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By Uditha Devapriya

On August 29, 1943, the 43 Group was formed in Lionel Wendt’s house at 18 Guildford Crescent, Cinnamon Gardens. There are conflicting accounts of who took part in the first meeting and who did not. Lester James Peries remembered seeing George Keyt, Justin Daraniyagala, Geoffrey Beling, and Manjusri, while Richard Gabriel remembered coming across Daraniyagala, Beling, Lester Peries, Harry Pieris, and Ivan Peries. The minutes of the meeting, however, do not mention Keyt, Daraniyagala, Beling, and Manjusri, while Gabriel pointedly denied seeing Manjusri there.

Citing official records, Neville Weeraratne records that seven people attended the meeting: Ivan and Lester Peries, Aubrey Collette, George Claessen, Richard Gabriel, Harry Pieris, and Lionel Wendt. The meeting formed a committee, consisting of Wendt, Ivan Peries, Collette, and Gabriel, while it “co-opted W. J. G. Beling, Ralph Claessen, Justin Daraniyagala, S. R. Kanakasabai, George Keyt, and Manjusri Thero.” Harry Pieries was appointed as Secretary, and George Claessen became Treasurer. The committee decreed that membership would be open to “all artists”, at a subscription of Rs 5 a year “or part of a year.”

The meeting was an event of enormous importance, for the country and for the founders personally. It proved to be the sequel to a struggle they had waged against the cultural establishment of the day. The latter revolved around the Ceylon Society of Arts, which had been founded by the government in 1887. Established along the lines of the British Royal Academy, the Ceylon Society of Arts pandered to colonial middle-class tastes and promoted a decidedly Academic approach to art. It not only decreed the artistic codes of the day, but also defined the dominant, prevalent artistic tastes. Naturally it came into conflict with those whose ideas of painting, and art in general, differed from theirs.

Tissa Abeysekara

The founders of the 43 Group sought an artistic idiom far removed from the confines of the colonial middle-classes. Since most of them hailed from the latter group, their defiance stung the establishment. The leader and shaper of the Group, Lionel Wendt, took particular offence at what he saw as the imitativeness of the Society of Arts: “[t]he Society,” he once observed, “exclusively follows the English School of water colour painters. It does not even attempt to profit by a study of the art of the modern European Schools.” One of the leaders of the Society, Mudliyar A. C. G. S. Amarasekara, shot back at Wendt, describing him, in jest, as “a modern Moses leading the elect out of the land of the Philistines.”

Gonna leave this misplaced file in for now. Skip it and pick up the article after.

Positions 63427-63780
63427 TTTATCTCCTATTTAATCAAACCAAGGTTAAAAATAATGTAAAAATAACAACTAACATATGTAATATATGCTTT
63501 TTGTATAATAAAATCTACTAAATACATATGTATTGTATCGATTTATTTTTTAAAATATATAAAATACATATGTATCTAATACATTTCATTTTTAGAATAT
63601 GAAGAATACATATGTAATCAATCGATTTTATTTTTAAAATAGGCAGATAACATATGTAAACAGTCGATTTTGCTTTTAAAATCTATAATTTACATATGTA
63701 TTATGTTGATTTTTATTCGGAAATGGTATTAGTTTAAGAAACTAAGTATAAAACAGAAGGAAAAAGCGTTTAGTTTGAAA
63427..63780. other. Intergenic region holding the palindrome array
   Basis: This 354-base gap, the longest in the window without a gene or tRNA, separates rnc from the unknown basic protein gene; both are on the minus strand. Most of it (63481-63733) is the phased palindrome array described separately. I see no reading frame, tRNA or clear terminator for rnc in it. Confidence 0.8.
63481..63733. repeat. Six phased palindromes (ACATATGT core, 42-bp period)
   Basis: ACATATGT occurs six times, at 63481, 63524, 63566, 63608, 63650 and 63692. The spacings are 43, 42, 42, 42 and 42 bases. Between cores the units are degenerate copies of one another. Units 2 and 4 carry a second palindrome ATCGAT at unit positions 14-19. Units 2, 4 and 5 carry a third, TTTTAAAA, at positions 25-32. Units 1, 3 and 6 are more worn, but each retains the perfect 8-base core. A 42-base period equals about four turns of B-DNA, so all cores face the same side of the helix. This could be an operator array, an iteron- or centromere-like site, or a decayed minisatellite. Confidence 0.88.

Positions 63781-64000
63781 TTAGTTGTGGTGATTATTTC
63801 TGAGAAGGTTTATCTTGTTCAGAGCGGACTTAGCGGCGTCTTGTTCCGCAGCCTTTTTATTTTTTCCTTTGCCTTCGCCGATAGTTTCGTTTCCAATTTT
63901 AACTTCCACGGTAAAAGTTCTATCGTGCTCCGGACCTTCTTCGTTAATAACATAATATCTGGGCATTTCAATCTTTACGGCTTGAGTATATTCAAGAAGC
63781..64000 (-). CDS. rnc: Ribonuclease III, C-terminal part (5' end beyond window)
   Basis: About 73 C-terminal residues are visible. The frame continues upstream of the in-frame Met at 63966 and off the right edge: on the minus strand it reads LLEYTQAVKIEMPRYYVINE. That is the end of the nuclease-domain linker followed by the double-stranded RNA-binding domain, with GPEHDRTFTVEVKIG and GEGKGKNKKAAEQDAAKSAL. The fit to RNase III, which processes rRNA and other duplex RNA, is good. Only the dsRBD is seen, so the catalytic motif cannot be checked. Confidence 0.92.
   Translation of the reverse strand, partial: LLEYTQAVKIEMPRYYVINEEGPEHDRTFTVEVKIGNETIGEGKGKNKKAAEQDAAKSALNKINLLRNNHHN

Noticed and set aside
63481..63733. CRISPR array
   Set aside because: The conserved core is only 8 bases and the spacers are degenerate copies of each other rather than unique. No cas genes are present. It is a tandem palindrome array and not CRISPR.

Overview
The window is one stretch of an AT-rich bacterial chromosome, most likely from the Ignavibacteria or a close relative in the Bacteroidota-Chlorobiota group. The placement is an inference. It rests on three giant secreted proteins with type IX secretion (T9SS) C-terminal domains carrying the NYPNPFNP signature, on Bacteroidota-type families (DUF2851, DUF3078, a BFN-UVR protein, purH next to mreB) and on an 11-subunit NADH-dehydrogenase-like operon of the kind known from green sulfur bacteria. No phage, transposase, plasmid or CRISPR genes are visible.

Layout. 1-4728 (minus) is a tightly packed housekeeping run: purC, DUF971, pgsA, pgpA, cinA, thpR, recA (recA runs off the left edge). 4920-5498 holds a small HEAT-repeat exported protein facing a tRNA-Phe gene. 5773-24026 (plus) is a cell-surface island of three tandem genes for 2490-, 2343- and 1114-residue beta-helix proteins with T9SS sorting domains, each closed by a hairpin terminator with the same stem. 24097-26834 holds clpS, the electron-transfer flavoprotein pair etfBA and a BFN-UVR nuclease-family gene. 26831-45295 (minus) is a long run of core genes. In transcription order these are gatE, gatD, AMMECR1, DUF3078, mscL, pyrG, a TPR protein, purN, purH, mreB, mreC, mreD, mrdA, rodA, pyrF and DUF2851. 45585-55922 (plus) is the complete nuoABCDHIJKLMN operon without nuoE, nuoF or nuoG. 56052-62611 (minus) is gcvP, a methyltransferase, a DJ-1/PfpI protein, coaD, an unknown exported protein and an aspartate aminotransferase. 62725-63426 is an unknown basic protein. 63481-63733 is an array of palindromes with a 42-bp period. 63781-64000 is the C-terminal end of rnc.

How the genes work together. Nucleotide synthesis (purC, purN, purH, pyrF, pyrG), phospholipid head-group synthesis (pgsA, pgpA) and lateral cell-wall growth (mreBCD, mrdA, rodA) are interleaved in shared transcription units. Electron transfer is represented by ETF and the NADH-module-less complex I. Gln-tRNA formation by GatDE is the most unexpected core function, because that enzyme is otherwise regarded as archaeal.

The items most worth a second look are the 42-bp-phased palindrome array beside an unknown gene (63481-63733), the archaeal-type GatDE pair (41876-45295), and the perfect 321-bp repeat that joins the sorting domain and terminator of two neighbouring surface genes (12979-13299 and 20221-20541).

In their personal lives, too, the 43 Group reflected and reiterated their defiance. Though most of them hailed from a colonial middle-class and some, like Wendt and Daraniyagala, came from the upper echelons of this milieu, at school and elsewhere they hardly fitted in with the rest of their peers. While some achieved brilliant results at school, others became iconoclasts, preferring to spend time at libraries, learning on their own. In certain cases, the institutions they found themselves in encouraged this habit; in other cases, they did not. George Keyt stood in the middle: at Trinity College he flaunted his teachers’ orders, earning their wrath and frequently being punished, but he also benefitted from the guidance of Trinity’s greatest headmaster, A. G. Fraser, who encouraged his iconoclasm and allowed him to return to the College library even after he had left.

It could be argued that their family wealth and inheritance paradoxically liberated them from the conformist culture in which their peers and colleagues had ensconced themselves. It could also be argued that their wealth was their ultimate source of creativity, that when combined with their defiance of the views, tastes, and decrees of the establishment, they were able to gain the kind of agency to do what they wanted, as they willed, which others could not do. Daraniyagala, for instance, who stood alongside Wendt and Harry Pieris as the wealthiest of the members of the 43 Group, did not paint for profit. He slowly retreated to a world of his own, painting what he felt, thought, and perceived.